The appointment by the administration of US President Barack Obama of Charles Freeman as National Intelligence Council (NIC) chairman has caused a stir in many circles, not least among China/Taiwan watchers. Freeman, John Chait warned in the Washington Post, is from the “realist school” and would drop friends like Israel or Taiwan if it were in the US’ interest.
There is no doubt that the realist school of international relations is ascendant in the US. But this situation is not without precedent, as liberalism and realism are two extremes in the pendulum of US foreign policy. Periods of idealism have often been followed by a return to realism, especially in time of crisis. After years of liberalism under president John F. Kennedy and the fiasco in Vietnam, for example, US foreign policy under president Richard Nixon turned realist, leading to Henry Kissinger and other realists dealing with the People’s Republic of China at the expense of Taiwan.
Idealism re-emerged under president Ronald Reagan, which, like no administration until that of George W. Bush, perceived the world in terms of good and evil. The pendulum did not immediately swing after Reagan left office, however, mostly because he was seen to have won the Cold War and US credibility was at its highest level since World War II.
It would be another 20 years before the pendulum swung back, after eight years of neo-conservative idealism under Bush, “seismic events,” as New York Times chief Washington correspondent David Sanger put it in his latest book, “that led America to lose so much standing and leverage in the world.”
But Chait, and the many Zionist organizations who have criticized Freeman’s appointment, overstate the impact he would have on foreign policy. Part of their mistake is to assume that governments speak in one voice, as if the Obama administration would be homogeneously realist. Chait uses Freeman’s favorable review of The Israel Lobby, a book by realists John Mearsheimer and Stephen Walt that criticizes the Israeli lobby in the US, to argue that Freeman is unable to grasp that Americans might have “an affinity for a fellow democracy surrounded by hostile dictatorships” — in other words, that at their core, Americans are liberal, not realists, when it comes to threatened democracies like Israel and Taiwan.
Despite Freeman’s appointment to the NIC, it is unlikely the US will abandon Israel for the sake of its own “interest,” because the US foreign policy establishment is a plurality of voices. For every Freeman who advocates more cautious support for Israel, there will be equally influential policymakers like Secretary of State Hillary Clinton who make no secret of their ideological support for the Jewish state. How else could we explain Washington’s continued support for Israel even after right-winger Benjamin Netanyahu — who played a prominent role in destroying the Oslo Peace accords — comes back to power? If the US thought only in terms of its interest, or if the NIC dictated policy rather than advise the community, it would abandon a troublemaker like Netanyahu with little provocation. But it won’t.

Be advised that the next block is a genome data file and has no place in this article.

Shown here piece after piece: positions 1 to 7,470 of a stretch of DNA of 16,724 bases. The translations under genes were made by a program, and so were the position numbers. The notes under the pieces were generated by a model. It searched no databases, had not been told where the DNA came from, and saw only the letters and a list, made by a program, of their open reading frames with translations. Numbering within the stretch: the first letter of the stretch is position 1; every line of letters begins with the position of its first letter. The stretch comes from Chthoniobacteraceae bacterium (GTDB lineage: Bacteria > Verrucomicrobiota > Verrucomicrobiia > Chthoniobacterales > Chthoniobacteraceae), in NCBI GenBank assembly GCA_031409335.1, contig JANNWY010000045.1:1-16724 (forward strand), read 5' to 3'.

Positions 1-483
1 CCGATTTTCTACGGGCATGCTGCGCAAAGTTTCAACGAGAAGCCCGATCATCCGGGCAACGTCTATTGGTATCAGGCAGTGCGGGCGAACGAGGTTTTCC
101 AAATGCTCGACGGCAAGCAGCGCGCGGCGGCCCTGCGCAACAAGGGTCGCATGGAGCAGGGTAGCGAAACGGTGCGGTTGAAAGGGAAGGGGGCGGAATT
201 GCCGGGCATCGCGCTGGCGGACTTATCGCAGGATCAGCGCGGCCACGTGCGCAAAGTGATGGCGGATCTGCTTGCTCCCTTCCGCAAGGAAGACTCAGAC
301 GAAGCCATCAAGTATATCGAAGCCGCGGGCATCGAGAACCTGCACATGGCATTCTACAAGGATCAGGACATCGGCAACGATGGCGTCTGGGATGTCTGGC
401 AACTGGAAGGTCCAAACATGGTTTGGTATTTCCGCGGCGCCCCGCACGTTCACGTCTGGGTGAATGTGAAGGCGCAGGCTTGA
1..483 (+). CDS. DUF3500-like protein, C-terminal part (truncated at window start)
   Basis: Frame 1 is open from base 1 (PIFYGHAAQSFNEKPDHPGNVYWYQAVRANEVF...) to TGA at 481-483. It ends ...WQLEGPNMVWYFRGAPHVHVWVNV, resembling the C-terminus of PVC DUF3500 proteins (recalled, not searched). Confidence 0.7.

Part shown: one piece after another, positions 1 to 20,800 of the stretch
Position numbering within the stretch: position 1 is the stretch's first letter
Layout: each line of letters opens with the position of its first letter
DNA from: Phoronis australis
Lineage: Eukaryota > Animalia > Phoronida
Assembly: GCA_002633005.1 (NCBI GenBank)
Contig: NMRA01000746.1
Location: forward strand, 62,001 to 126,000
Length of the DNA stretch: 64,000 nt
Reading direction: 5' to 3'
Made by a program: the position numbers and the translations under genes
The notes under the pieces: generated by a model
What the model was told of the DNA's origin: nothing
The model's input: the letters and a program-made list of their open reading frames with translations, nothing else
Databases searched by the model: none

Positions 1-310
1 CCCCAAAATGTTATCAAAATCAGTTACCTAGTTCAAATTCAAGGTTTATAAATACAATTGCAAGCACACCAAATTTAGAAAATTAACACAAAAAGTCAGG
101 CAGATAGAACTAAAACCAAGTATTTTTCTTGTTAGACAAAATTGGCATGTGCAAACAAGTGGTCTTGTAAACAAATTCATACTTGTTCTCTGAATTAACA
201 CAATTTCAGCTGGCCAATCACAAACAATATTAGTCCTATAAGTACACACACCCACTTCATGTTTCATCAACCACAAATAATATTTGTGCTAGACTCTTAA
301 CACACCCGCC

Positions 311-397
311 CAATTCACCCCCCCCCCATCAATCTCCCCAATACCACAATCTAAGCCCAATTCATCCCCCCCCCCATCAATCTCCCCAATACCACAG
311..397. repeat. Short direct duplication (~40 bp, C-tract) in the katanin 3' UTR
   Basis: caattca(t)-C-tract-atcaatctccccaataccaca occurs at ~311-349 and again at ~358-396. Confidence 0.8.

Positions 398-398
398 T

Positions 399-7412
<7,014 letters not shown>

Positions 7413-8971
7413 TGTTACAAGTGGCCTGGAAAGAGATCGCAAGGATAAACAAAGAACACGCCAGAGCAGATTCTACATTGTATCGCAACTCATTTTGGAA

The same applies to Obama’s Asia team. For one, a purely realist administration would not have tapped Harvard University professor Joseph Nye, the high priest of “soft power,” as ambassador to Japan. In other words, despite Freeman’s positions on Taiwan and China — which are indeed worrying — others in the US government will counterbalance him.
The NIC is but one of many government bodies involved in US foreign policy. It is not even the most powerful one, as demonstrated by the lack of traction that its principal product, the National Intelligence Estimate, has had in the White House under previous administrations.
It is too early, therefore, to be overly alarmed by the appointment.
The US intelligence community’s annual threat assessment for this year certainly cannot be faulted for having a narrow focus or Pollyanna perspective. From a rising China, Russian aggression and Iran’s nuclear ambitions, to climate change, future pandemics and the growing reach of international organized crime, US intelligence analysis is as comprehensive as it is worrying. Inaugurated two decades ago as a gesture of transparency and to inform the public and the US Congress, the annual threat assessment offers the intelligence agencies’ top-line conclusions about the country’s leading national-security threats — although always in ways that do not compromise “sources and methods.”
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